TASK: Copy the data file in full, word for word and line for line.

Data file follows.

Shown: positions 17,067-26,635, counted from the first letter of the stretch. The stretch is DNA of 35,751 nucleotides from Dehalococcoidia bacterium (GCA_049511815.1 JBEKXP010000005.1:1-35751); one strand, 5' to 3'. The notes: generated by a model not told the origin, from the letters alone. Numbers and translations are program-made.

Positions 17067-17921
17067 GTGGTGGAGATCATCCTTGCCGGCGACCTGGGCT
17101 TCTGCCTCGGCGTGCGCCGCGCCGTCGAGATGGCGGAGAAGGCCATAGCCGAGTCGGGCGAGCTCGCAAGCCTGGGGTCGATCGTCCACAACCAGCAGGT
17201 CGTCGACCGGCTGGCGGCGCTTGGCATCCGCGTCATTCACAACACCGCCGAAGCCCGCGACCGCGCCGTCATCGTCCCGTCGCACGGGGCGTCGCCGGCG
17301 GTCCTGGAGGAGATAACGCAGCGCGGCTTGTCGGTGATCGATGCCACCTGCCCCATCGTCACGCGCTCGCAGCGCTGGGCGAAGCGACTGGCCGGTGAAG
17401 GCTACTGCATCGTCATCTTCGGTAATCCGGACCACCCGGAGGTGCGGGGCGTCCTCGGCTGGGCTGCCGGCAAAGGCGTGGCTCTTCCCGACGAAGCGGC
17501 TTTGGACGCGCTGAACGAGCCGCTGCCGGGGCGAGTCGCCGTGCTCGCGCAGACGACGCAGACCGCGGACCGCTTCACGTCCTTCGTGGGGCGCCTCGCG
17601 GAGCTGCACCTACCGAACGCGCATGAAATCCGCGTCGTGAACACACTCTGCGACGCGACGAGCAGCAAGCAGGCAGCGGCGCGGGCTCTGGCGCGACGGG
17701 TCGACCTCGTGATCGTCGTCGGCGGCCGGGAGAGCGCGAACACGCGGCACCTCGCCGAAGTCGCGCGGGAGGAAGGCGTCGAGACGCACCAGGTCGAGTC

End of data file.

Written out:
Shown: positions 17,067-26,635, counted from the first letter of the stretch. The stretch is DNA of 35,751 nucleotides from Dehalococcoidia bacterium (GCA_049511815.1 JBEKXP010000005.1:1-35751); one strand, 5' to 3'. The notes: generated by a model not told the origin, from the letters alone. Numbers and translations are program-made.

Positions 17067-17921
17067 GTGGTGGAGATCATCCTTGCCGGCGACCTGGGCT
17101 TCTGCCTCGGCGTGCGCCGCGCCGTCGAGATGGCGGAGAAGGCCATAGCCGAGTCGGGCGAGCTCGCAAGCCTGGGGTCGATCGTCCACAACCAGCAGGT
17201 CGTCGACCGGCTGGCGGCGCTTGGCATCCGCGTCATTCACAACACCGCCGAAGCCCGCGACCGCGCCGTCATCGTCCCGTCGCACGGGGCGTCGCCGGCG
17301 GTCCTGGAGGAGATAACGCAGCGCGGCTTGTCGGTGATCGATGCCACCTGCCCCATCGTCACGCGCTCGCAGCGCTGGGCGAAGCGACTGGCCGGTGAAG
17401 GCTACTGCATCGTCATCTTCGGTAATCCGGACCACCCGGAGGTGCGGGGCGTCCTCGGCTGGGCTGCCGGCAAAGGCGTGGCTCTTCCCGACGAAGCGGC
17501 TTTGGACGCGCTGAACGAGCCGCTGCCGGGGCGAGTCGCCGTGCTCGCGCAGACGACGCAGACCGCGGACCGCTTCACGTCCTTCGTGGGGCGCCTCGCG
17601 GAGCTGCACCTACCGAACGCGCATGAAATCCGCGTCGTGAACACACTCTGCGACGCGACGAGCAGCAAGCAGGCAGCGGCGCGGGCTCTGGCGCGACGGG
17701 TCGACCTCGTGATCGTCGTCGGCGGCCGGGAGAGCGCGAACACGCGGCACCTCGCCGAAGTCGCGCGGGAGGAAGGCGTCGAGACGCACCAGGTCGAGTC